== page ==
The key viral structures shows how HIV drugs work at the atomic level, Salk scientists have discovered how a class of powerful HIV drugs binds important parts of the HIV machine.

For the first time, researchers completed this complex three-dimensional structure while applying various drugs and showing what makes this therapy so powerful.

The drugs we have learned are the latest compounds available at the clinic today, as well as some important preclinical molecules. So far, no one knows exactly how to deal with this HIV complex, researchers say. A better understanding of how drugs work helps us to improve them and develop new therapeutic compounds. The key viral structures shows how HIV drugs work at the atomic level.

Intasome is a critical structure of the virus that allows infection consisting of HIV protein integrase and the DNA strand of the virus that is formed when the virus attacks human cells.

Intasomes move into every human cell and are then subject to the chemical reactions needed to integrate the genetic material of the virus into human DNA.

Some drugs called INSTI inhibitors (Integrase Transfer Inhibitors) have blocked intasomes. HIV cannot infect human cells if the complex cannot integrate viral DNA into the human genome.

Four INSTIs from the US Food and Drug Administration and others are under development.

Apart from the success of these molecules, researchers have difficulty learning how they inhibit the intasome of HIV, mainly because of the difficulty in isolating the intasome for structural studies.

The team used single-particle oblique cryo-electron microscopy (cryo-EM), an imaging technique that has been used to optimize the structure of each intasomal drug complex.

The first observation made by researchers was how different drugs that are bound to the HIV intasome from those seen with the PFV intasome.

For example, the compound known as 4f returns to itself when it binds to the PFV intasome, but remains relatively flat because it binds to the HIV version of the complex. These details can help researchers improve the binding properties of potential molecules in the future. The key viral structures shows how HIV drugs work at the atomic level.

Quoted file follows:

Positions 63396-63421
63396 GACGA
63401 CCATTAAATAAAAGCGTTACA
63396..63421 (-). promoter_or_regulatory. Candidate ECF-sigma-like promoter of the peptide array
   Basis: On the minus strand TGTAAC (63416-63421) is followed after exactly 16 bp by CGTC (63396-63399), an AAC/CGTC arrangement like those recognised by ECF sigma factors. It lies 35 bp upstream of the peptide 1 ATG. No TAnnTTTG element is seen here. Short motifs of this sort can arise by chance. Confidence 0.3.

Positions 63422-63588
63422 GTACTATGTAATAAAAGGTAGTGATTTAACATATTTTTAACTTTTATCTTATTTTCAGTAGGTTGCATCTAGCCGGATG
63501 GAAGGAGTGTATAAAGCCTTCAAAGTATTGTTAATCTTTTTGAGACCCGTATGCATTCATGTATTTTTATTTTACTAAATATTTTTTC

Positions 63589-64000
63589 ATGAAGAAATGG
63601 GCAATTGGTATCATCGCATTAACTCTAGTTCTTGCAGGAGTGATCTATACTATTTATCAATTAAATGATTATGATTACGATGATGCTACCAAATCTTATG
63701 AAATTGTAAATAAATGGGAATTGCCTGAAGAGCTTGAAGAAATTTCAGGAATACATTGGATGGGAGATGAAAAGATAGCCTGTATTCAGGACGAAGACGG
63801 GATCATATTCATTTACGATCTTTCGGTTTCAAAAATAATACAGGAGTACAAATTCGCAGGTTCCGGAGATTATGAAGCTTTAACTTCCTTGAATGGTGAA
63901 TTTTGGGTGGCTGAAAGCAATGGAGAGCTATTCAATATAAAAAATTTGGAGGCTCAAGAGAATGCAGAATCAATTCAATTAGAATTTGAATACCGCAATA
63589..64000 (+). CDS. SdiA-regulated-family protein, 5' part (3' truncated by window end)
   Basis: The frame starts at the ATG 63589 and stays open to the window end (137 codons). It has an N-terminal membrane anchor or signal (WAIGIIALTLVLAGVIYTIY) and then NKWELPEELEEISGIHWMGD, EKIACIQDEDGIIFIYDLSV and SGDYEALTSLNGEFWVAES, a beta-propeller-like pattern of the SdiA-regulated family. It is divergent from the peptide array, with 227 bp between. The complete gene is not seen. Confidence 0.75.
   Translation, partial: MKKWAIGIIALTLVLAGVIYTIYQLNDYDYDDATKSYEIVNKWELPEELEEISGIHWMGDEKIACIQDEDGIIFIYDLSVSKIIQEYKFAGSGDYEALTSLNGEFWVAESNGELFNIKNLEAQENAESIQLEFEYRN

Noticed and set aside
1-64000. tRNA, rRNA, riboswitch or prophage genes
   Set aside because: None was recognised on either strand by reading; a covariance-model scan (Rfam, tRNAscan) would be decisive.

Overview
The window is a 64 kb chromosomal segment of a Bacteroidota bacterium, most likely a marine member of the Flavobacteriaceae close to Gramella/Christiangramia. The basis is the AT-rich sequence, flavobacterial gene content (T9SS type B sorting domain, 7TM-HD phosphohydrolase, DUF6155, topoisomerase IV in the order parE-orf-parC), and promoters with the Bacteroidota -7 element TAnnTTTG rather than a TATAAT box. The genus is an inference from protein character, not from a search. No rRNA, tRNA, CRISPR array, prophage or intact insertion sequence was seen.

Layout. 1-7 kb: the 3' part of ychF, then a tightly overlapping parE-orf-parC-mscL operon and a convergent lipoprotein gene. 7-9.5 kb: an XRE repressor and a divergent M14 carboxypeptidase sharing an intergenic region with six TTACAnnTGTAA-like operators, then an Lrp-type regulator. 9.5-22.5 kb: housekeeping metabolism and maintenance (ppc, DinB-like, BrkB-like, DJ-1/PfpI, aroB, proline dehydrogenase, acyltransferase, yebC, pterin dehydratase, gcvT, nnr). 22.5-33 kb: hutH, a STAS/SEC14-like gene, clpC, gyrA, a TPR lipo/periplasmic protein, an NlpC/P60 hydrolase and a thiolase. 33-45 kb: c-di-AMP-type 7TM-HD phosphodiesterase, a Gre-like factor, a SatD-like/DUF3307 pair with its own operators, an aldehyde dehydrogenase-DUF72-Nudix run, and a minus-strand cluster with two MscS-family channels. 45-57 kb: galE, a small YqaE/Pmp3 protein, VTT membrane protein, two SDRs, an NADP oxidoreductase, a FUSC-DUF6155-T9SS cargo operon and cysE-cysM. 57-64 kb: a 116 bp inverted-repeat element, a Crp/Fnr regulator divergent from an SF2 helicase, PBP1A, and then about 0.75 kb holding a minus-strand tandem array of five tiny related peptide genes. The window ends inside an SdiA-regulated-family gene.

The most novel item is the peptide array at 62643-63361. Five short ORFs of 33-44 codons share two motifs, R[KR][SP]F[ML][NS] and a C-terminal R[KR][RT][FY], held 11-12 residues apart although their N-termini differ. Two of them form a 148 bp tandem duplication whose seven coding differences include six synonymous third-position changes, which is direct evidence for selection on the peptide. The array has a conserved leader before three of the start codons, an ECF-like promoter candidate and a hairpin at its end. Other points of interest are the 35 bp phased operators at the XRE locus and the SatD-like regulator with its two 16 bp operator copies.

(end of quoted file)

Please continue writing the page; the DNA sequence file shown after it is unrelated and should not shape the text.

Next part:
Until now, everyone used the PFV intestine to rationalize and understand the mechanism of action of this drug, the researchers said.

“We and many others have worked to achieve this goal for decades, and it is very exciting that we can now finally understand the workings of HIV inhibitors in detail and support the development of new drugs,” the researchers said.

The structure also shows why drugs are very powerful and what makes them very good at avoiding drug resistance. The INSTI discovered by Lyumkis and his colleagues filled the entire space normally occupied by DNA.

This means that if HIV intase develops mutations that inhibit the binding of INSTI drugs, it will also block DNA binding, making complexes that cannot be used for human cell invasion.

The very high resolution of the structure obtained from the Salk researchers finally allowed them to see details about how the drugs interact chemically with this binding bag and how INSTI moves water molecules to give the team even more information. That is what made INSTI so successful in the clinic. The key viral structures shows how HIV drugs work at the atomic level.

Researchers are planning additional work on experimental drugs that will focus on a compound known as 4d. This is based on preclinical tests and new structural concepts and is more promising about HIV than other compounds.

They also want to better understand what happens to intasome structures if they develop resistance to INSTI, the researchers said. This can help them develop more effective medicines in the future.